Today I went for my annual mammogram appointment. (Yes, ouch!) While I was in with the technician and she was, um, pressing the relevant parts, I suddenly started laughing. She told me that it is very unusual for someone to laugh during this process that everyone dreads.
What I didn’t tell her was that I suddenly had a vision of the book covers and finished books that I put under a lot of weight in my studio and leave overnight while they dry flat. I could just imagine those little sandwiches of paper saying “ow….” and then I took a moment to be grateful that I didn’t have to stay in this situation overnight!
A little levity never hurts and prevention is always a good thing. Are you or a loved one putting off this important medical screening? Please make your appointment soon!
Last week I finished unpacking my studio and starting working on several new artists’ books. They’re ideas I’ve had floating around during moving and recovery and, finally, I’m ready to get back to work. After months of getting a house ready to sell, moving for the first time in 15 years, and then having a hysterectomy and recovering from that – I finally feel like I once again have the physical and mental energy I need to dedicate to being an artist.
First, I had to start the week by beating myself up mentally. Why on earth didn’t I write/create/develop ideas while recovering? All I was doing was lying around, right?
Next, I had to forgive myself. Apparently I needed all of the energy I had just to heal. I wish I could have used that time more productively (I don’t think watching 63 episodes of Eureka counts as productive) but for some reason I couldn’t. I tried.
And finally, I’m dusting off the cobwebs (and my tools) and starting anew. I’ve started working on images for one of the new artists’ books. Family and friends are gamely standing against a white while for photos while wondering what on earth I’m going to do with them.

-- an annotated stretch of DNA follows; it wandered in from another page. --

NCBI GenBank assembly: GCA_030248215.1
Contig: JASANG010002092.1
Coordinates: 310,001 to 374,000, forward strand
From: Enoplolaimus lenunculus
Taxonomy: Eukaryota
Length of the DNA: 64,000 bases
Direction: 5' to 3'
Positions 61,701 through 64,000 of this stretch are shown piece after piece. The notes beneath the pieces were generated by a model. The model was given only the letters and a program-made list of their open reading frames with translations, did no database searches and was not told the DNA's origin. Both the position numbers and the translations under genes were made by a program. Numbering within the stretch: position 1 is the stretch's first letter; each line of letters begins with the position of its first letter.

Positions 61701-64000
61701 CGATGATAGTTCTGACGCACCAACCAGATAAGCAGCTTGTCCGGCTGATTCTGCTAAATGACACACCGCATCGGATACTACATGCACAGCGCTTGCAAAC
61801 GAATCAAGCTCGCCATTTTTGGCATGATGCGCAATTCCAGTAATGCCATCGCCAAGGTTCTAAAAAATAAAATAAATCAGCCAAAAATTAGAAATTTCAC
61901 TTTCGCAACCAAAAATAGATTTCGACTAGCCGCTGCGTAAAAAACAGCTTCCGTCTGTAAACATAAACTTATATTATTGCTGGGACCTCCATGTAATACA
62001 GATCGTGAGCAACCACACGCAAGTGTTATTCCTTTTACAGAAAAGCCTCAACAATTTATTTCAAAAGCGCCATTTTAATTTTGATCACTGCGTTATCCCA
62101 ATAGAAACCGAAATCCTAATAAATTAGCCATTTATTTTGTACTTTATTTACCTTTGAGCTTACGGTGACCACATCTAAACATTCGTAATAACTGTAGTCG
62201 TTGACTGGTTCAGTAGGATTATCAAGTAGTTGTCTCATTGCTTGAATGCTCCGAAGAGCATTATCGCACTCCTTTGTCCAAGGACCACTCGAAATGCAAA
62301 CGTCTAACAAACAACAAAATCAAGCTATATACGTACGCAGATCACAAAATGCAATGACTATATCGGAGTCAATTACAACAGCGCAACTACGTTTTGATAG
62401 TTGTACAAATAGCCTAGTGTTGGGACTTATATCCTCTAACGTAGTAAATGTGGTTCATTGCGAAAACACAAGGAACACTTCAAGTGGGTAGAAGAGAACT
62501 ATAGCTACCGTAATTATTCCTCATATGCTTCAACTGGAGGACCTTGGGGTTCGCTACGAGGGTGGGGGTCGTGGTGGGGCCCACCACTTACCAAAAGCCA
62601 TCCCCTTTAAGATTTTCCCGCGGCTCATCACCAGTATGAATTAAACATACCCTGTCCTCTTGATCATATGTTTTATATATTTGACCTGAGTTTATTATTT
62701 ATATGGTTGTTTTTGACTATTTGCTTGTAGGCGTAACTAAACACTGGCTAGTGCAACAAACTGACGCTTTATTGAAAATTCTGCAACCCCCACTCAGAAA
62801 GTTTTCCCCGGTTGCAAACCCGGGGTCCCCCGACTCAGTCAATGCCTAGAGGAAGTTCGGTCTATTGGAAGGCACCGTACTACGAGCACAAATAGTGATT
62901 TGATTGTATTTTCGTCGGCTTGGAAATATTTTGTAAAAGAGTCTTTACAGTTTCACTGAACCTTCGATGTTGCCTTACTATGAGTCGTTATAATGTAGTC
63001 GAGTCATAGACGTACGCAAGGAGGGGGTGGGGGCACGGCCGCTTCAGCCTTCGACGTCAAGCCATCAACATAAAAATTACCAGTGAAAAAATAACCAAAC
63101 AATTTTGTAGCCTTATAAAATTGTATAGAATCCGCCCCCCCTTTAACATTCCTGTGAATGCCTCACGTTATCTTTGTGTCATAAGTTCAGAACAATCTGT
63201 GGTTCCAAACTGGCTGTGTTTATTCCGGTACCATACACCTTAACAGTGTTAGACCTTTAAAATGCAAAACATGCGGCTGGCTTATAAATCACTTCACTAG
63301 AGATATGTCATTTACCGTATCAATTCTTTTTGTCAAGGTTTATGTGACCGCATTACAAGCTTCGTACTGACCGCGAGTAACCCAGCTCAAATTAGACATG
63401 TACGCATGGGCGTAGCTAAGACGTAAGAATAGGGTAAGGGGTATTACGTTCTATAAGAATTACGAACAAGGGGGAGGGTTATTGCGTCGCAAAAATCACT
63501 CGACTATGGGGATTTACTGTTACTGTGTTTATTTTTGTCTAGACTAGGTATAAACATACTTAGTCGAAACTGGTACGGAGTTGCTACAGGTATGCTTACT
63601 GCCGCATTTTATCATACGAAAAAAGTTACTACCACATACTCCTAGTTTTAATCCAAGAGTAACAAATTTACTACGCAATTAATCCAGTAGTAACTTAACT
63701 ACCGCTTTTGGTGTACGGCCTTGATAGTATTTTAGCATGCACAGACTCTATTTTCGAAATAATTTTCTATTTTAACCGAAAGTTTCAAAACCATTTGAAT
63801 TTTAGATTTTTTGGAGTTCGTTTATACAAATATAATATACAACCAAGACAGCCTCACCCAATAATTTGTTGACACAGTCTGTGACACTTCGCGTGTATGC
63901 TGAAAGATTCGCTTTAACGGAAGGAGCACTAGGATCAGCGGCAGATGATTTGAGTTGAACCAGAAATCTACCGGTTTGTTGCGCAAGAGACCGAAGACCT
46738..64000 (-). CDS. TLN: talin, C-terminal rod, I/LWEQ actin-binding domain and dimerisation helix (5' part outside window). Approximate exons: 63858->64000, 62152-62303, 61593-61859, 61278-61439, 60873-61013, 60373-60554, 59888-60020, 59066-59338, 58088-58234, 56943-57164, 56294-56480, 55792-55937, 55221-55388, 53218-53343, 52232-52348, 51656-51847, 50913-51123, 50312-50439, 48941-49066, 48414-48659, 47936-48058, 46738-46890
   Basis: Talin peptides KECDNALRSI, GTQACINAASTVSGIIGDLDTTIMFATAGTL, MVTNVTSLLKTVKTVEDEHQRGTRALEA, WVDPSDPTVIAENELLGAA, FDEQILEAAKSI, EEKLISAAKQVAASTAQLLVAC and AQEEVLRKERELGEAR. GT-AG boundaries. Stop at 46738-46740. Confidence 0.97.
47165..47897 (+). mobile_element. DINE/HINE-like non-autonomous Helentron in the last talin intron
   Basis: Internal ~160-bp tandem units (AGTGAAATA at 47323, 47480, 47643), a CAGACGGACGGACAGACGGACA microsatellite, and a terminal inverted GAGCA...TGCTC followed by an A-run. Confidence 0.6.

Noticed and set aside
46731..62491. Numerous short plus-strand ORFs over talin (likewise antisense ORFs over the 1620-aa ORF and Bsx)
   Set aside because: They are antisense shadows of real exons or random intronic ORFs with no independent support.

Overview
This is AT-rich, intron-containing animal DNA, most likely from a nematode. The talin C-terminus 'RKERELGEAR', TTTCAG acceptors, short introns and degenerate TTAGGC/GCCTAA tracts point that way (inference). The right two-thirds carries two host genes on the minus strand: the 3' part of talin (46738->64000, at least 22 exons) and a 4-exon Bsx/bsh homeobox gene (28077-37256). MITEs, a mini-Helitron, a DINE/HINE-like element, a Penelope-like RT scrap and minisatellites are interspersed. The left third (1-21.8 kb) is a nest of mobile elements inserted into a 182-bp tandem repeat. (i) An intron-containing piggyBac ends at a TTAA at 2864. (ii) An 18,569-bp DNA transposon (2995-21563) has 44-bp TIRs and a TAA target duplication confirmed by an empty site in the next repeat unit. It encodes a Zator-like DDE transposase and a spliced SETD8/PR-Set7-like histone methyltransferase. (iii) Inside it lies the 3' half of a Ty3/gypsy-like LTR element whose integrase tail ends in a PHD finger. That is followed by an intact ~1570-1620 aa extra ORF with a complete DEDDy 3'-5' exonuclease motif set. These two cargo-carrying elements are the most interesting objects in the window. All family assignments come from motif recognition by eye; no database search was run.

Photoshop is less intuitive right now – I know I used to know how to do all of this. I’ve started taking photographs every day – Oh, how I love to take pictures! So far mostly of my garden growing and some jam I made this morning.
I’ve hooked up my new printer, a Canon iX6520 (all by myself, no husband-who-is-an-engineer-tech-support!) and I’ve started testing it. My beloved HP that I’ve used to print all of my artists’ books went kaput and I feel like I’m back at square one. Can I use pages I’ve already printed with pages from the new printer? Do I have to start over? Will this printer print on Rives BFK as beautifully as that old printer?
And I’ve started working in my studio. I’ll post photos of the studio later this week. Right now I’ve got the radio cranked up and I’m remembering how to hold a bone folder and being grateful for my health, for being able to find most things where I look on the first try, and for my amazing new workspace.
Part of the CBAA conference was the member showcase where artists had the opportunity to share their work. Originally I’d signed up for a table but later I realized that if I was showing my artists’ books I wouldn’t be able to enjoy and learn from the wealth of other work being shown. It turned out to be the right decision. I spent two hours (and could have spent all day) talking to artists and looking at their work and learning not only about the techniques, content and strategies used in their art making but also formulating a list of questions I need to explore about my own.
I’ll start by telling you about Luz Marina Ruiz. I first met Luz Marina Ruiz in 2010 via one of her artists’ books at the Unbound show at the Lesher Center for the Arts in Walnut Creek. I fell in love with her tunnel books: rich and vibrant, mysterious and welcoming.
After we go to any art show, performance or concert Greg and I usually share a meal and discuss the work – one of our favorite conversations after an art show or museum exhibit is for each of us to pick our “top 3” pieces and explain why. On that day both of us picked Luz Marina Ruiz’s tunnel book as our top piece.
I next met her, in person, at Codex and had the joy of seeing many more of her exquisite artists’ books. There is something about the angularity, the dense blackness and the vibrant colors that make her tunnel books particularly successful.
At the CBAA conference we had the opportunity to meet again and, this time, to discuss her techniques. In the tunnel books that I come back to over and over again, the black is printed on a press and the color is hand-painted. In some cases a thin layer of beeswax is also applied. She generously talked me through the entire process and gave me tips to use beeswax successfully. At the close of our conversation I was pleased to hear that Luz Marina Ruiz has joined the faculty at Mills College. I hope to have the opportunity to take a class with her soon!
Next: Laura Russell